Monday, April 27, 2020

REVIEW: '9-1-1' - Hen Fights for Her Patients While Buck Receives a Glimpse at a Possible Future in 'The One That Got Away'

FOX's 9-1-1 - Episode 3.16 "The One That Got Away"

The 118 fights an apartment building blaze and attempts a daring rescue of a deaf woman trapped inside. When Athena responds to a simple accident call, she discovers a potentially more sinister crime. Hen performs a risky medical procedure after an accident at a televised cooking show. Buck meets a retired firefighter and is inspired to reunite him with his lost love.

In 2019, the television industry aired 532 scripted shows across numerous outlets. The way people consume content now is different than it used to be. It happens according to one's own schedule. As such, it's less necessary to provide ample coverage of each episode in any given season from a show. Moreover, it is simply impossible to watch everything. As such, this site provides shorter episodic reviews in order to cover as many shows as possible. With all of that being said, here are my thoughts on the next episode of FOX's 9-1-1.

"The One That Got Away" was written by David Fury and directed by Millicent Shelton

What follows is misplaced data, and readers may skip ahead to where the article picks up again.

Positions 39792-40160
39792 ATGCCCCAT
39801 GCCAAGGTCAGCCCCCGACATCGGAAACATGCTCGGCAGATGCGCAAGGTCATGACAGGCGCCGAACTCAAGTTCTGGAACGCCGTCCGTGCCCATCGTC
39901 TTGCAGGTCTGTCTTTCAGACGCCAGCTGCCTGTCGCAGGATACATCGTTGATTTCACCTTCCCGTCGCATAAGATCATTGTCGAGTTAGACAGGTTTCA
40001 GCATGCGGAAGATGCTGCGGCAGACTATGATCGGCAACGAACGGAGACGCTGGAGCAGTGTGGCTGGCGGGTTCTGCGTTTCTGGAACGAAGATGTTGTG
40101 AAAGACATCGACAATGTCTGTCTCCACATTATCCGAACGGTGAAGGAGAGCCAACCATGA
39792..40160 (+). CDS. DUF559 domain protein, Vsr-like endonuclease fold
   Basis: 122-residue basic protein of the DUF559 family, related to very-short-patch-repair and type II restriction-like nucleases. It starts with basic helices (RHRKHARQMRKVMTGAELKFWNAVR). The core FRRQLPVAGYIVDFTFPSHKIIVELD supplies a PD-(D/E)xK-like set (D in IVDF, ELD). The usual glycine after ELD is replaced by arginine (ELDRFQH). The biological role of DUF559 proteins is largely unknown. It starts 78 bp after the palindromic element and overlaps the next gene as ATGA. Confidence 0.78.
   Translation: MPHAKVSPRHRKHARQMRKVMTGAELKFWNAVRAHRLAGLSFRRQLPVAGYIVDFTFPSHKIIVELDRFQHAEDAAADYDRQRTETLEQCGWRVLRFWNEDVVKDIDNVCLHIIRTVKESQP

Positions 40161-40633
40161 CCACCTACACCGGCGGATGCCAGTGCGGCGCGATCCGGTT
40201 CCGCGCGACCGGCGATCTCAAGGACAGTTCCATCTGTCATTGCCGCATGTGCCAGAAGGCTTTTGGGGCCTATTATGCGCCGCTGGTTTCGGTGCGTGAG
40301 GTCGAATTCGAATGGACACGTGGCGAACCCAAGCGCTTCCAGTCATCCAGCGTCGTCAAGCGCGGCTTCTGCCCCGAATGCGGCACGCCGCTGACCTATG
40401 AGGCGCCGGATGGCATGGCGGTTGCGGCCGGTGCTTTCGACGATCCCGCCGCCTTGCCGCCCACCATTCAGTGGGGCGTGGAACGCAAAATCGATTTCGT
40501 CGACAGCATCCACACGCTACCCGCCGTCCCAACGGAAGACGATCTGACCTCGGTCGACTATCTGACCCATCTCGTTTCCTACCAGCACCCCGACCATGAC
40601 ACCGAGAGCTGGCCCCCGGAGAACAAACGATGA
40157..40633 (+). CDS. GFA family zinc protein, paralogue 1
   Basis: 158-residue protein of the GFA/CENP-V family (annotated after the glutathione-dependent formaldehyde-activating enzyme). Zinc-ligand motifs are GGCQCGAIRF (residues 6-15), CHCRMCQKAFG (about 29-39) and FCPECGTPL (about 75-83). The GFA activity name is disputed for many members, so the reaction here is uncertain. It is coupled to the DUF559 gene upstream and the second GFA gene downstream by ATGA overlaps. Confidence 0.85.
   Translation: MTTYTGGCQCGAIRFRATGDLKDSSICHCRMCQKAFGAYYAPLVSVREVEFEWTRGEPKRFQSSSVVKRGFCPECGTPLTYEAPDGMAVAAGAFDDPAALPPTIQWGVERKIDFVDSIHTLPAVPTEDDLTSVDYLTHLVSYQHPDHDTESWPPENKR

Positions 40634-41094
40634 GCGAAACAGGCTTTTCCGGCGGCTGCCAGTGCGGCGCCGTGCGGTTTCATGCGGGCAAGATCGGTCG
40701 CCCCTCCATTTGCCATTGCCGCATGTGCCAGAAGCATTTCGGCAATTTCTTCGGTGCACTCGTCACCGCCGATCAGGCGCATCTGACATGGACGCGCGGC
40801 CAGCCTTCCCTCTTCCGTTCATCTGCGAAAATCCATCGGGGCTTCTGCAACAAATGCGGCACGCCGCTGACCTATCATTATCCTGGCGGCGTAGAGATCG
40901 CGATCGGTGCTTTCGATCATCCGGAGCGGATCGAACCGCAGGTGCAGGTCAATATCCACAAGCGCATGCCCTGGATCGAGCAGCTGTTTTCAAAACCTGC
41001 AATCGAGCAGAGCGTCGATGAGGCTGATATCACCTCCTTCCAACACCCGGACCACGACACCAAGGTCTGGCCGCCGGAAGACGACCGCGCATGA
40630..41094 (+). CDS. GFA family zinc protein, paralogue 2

The show has told many stories about the fundamental and noble heroism of first responders. That is the overwhelming message of this series. It celebrates these individuals and the honorable jobs they do each and every day. However, it's notable that this episode depicts some of the true dysfunction of the system that can lead to tragedy. It's a change of pace for the series. It means Hen and Athena have to work even harder to ensure that the proper outcomes are found. They don't want the same mistakes to happen again. It's the show addressing that the system isn't perfect. The people in these professions aren't superhuman. They fail and make mistakes too. The system is set up in a way where things get lost in translation. All it takes is a person being a little overwhelmed in order for chaos to ensue. It's not right. Hen calls out the injustice. No one needed to die from the massive apartment fire at the start of the episode. The firefighters did everything they could to ensure that everyone made it safely out of there. It is precarious for a few moments. Buck and Eddie are literally jumping from one rooftop to another. Buck has to cut his rope and hope that the cushion is inflated enough to catch him and the civilian. It presents as being so miraculous. When the emergency shifts to the hospital though, it becomes clear that Hen's medical expertise isn't taken seriously which leads to a man's death. She knew that it was preventable. Instead, she is left lamenting that she could have done more. She did her job. She kept him alive from the scene and traveling to the hospital. She played her role in this system. It still failed though. He died because of his underlying condition that needed to be treated right away. That wasn't apparent to everyone who worked on the case despite Hen speaking up and demanding to be heard. She believed that people would instinctively trust the information she presented. That wasn't true. She continues to be dismissed even when she later keeps a man alive by keeping her hand in his chest until the shrapnel can be removed. Her heroism saves his life. She wasn't going to let him die as well. Sure, she is reckless and breaks the rules. However, this quick thinking is the reason why there is a successful outcome. She may not be a doctor. But her training allowed her to save a life. She should be respected for that and trusted whenever she offers a medical opinion. Elsewhere, Athena responds to an accident involving a scooter-drone collision. It presents as incredibly outrageous. She arrests the man piloting the drone for trespassing on private air space. But she soon uncovers that he is a serial rapist. The evidence mounts against him. It's easy for Athena to get the necessary warrants. And yet, her initial arrest isn't withheld within the system she is devoted to. She understands the importance of him being in a holding cell. Others don't share the same urgency. He walks and she doesn't know until after the fact. That means a criminal is on the run. Athena will have to stage a manhunt knowing that it's her responsibility to ensure he doesn't hurt anyone else. That is an enticing build to the next story. And finally, Buck's plot finds him reminiscing about the past. He fears that he has just met what his future is destined to look like. He believes that his friendships at the firehouse will only last as long as the team stays together. Once this job no longer becomes a priority, they may have no reason to be in each other's lives. That terrifies Buck because he has nothing else. So, he becomes selfish in trying to fix Red's life. At the end of the day though, he just has to honor his service and be a comforting support system for him in his final days. It's sad and tragic. It presents a daunting prospect for Buck's future. However, Maddie doesn't want that for him and promises to always make his happiness important to her. She won't leave this family again. Buck may demand a lot of emotional support from his sister. But she's also willing to give it because he is her family. The future may be uncertain but these characters love each other and will forge the strongest relationships no matter what happens next.